The Washington Metropolitan Area Transit Authority (WMATA) announced plans to spend $35 to 40 million on the implementation of new fare evasion gates at several stations across the District. This comes as WMATA reports significant revenue losses attributed to fare evasion. The process began this week with the installation of the first new Faregates at the Fort Totten station (550 Galloway St. NE).
The New Technology
The new fare evasion technology will utilize the existing cabinets with the addition of new motors and doors. The doors will stand 48 inches tall in an effort to minimize rider’s ability to step or jump over them to evade the fare.
The process, which will work to replace the gates at all of WMATA’s stations, is expected to take about 15 months to complete.
WMATA CEO Randy Clarke said the nine initial locations, with include Federal Center SW and Mt. Vernon Sq, chosen for the new gates are all single mezzanine and single entrance stations. Clarke said they were selected because they were “easier from an infrastructure point of view” prior to the installation and retrofitting at the busier, multi-level stations such as L’Enfant Plaza and Metro Center.
It hasn’t been that long since WMATA replaced fare gates the last time. In December 2022, WMATA completed the installation of modernized fare gates, replacing legacy faregates, which the organization said were “obsolete and unreliable.” While the gates offer bi-directional access, remote monitoring and control and include new sensors to assist with fare evasion detection, Metro has found these gates are easy for fare evaders to simply step over.
Additionally, in the fall WMATA launched a warning campaign aimed at deterring fare evasion with digital sign displays and the distribution of physical fliers to fare evaders.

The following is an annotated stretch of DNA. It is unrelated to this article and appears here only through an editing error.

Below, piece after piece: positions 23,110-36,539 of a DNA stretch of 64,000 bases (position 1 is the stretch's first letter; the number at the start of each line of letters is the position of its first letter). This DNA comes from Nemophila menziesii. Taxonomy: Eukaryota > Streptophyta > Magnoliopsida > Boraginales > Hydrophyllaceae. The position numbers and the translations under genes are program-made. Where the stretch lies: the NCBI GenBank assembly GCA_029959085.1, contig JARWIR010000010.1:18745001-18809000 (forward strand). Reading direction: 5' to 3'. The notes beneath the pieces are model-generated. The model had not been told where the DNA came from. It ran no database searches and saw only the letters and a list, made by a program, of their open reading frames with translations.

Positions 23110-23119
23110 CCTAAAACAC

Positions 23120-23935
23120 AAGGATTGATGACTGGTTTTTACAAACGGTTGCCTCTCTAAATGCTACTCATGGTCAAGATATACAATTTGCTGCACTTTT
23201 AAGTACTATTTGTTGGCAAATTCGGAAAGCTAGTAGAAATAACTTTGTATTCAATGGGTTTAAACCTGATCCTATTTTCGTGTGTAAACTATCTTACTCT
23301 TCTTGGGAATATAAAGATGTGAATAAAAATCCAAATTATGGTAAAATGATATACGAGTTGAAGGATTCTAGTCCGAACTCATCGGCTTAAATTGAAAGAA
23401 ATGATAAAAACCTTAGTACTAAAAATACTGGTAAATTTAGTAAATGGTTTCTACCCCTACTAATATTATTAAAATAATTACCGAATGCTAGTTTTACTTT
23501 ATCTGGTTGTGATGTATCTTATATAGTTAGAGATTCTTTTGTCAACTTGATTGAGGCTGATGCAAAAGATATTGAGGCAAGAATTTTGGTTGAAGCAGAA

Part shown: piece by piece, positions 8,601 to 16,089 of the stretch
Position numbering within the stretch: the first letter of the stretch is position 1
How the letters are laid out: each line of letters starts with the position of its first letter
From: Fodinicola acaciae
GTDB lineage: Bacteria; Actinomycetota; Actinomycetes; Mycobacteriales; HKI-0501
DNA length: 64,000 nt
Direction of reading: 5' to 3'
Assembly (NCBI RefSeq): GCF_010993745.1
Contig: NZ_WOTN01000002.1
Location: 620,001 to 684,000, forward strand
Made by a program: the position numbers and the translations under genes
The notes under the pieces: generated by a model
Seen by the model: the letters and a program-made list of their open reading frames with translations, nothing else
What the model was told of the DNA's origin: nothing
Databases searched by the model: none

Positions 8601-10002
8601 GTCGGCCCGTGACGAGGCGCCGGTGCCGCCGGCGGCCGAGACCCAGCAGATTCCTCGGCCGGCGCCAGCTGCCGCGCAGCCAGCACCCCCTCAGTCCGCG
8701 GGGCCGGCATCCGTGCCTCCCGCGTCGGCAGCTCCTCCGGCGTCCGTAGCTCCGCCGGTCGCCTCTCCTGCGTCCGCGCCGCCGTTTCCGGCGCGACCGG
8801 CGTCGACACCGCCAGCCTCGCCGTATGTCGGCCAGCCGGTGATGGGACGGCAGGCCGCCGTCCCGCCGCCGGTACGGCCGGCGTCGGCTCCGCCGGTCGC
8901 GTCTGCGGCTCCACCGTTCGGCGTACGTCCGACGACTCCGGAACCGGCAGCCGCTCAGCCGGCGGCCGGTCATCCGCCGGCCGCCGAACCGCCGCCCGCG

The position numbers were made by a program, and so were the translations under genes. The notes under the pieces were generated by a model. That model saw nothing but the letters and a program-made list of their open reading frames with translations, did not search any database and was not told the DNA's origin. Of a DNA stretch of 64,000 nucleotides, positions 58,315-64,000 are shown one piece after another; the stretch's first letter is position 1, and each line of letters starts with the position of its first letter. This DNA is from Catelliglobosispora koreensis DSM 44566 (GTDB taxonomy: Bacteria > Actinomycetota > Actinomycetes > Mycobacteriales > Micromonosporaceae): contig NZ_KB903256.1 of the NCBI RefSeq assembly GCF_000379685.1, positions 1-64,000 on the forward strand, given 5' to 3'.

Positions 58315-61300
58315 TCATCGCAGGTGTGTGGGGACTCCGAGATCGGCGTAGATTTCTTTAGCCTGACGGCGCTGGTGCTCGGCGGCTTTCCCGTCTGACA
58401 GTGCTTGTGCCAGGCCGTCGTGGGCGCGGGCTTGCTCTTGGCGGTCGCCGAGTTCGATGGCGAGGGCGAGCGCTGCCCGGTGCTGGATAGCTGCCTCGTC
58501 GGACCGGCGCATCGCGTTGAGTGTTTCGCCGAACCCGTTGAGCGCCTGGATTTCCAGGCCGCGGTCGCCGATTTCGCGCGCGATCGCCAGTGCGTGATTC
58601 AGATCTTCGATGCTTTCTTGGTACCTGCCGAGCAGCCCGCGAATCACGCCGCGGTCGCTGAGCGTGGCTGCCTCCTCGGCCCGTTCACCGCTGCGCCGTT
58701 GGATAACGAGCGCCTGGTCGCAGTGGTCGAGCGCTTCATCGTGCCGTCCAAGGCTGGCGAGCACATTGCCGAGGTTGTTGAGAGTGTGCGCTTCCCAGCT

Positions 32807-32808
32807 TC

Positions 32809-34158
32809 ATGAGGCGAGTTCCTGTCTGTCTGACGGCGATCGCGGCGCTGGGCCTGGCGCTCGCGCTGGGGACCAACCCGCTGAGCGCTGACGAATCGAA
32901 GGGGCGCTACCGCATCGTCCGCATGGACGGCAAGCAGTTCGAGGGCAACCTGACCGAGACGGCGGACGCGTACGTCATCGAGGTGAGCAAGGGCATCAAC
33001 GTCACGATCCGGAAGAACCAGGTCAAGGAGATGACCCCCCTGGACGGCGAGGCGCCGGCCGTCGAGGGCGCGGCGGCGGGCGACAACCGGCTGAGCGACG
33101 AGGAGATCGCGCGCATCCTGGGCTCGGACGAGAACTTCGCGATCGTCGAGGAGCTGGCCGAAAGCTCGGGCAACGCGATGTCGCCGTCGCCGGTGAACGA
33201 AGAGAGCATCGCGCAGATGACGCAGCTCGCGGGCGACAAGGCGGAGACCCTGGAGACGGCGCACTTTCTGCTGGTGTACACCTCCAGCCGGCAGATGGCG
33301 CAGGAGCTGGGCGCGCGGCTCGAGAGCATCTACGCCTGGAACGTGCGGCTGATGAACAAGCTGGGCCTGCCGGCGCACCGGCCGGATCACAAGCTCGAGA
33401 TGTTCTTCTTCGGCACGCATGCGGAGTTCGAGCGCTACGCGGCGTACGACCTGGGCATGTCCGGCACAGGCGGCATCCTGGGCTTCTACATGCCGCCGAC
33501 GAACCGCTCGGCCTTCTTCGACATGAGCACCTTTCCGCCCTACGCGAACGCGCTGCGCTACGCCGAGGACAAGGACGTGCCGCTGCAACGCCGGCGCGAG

Fare evasion, WMATA reports, is responsible for significant revenue losses and plays a significant role in the shortfall of nearly $185 million in the upcoming budget. In fiscal year 22, WMATA said they “conservatively estimate” $40 million in losses due to fare evasion.
WMATA says it relies heavily on the fares collected from customers to keep its buses and trains running. The new Faregate technology, WMATA says, will also allow Metro to more accurately measure the scale of the problem.
WMATA Chief Planning and Performance Officer Tom Webster reported that of the approximately 324,000 weekday trips taken on Metro, 13 percent of those are unpaid.
The organization, however, is unsure how many of those being labeled as fare evaders are exempt from Metro’s fare system such as students who ride for free.
Former Advisory Neighborhood Commission (ANC) 6B representative Alison Horn tweeted about the announcement expressing concern about the cost of replacement –and the true costs of enforcement.
“Call me crazy, but I would rather my tax dollars go towards letting people who can’t afford transit ride free than on imposing consequences on people who can’t afford to ride transit,” Horn said.
Other community members took to Twitter to express concern about fare evasion and its impact on their commute.
I’ve only lived here for a little over six months and have seen multiple fare evaders hop the fare gates and then proceed to cause absolute havoc on the train. Hope @wmata takes some time to find and implement a solution that will actually work. https://t.co/mtj1ra842i
— Carter Brooks Templeton (@TempletonCB) March 30, 2023
Video taken by WLJA 7 News and tweeted by reporter Tom Roussey shows riders already using tactics to maneuver the new fare evasion technology at the Fort Totten station.
Fare evasion is considered a civil offense in the District. WMATA says riders who do not pay for their ride can incur fines of $50 within the District limits and $100 in Maryland and Virginia where fare evasion is considered a crime.
Sarah Payne is a reporter for Capital Community News. She can be reached at email@example.com.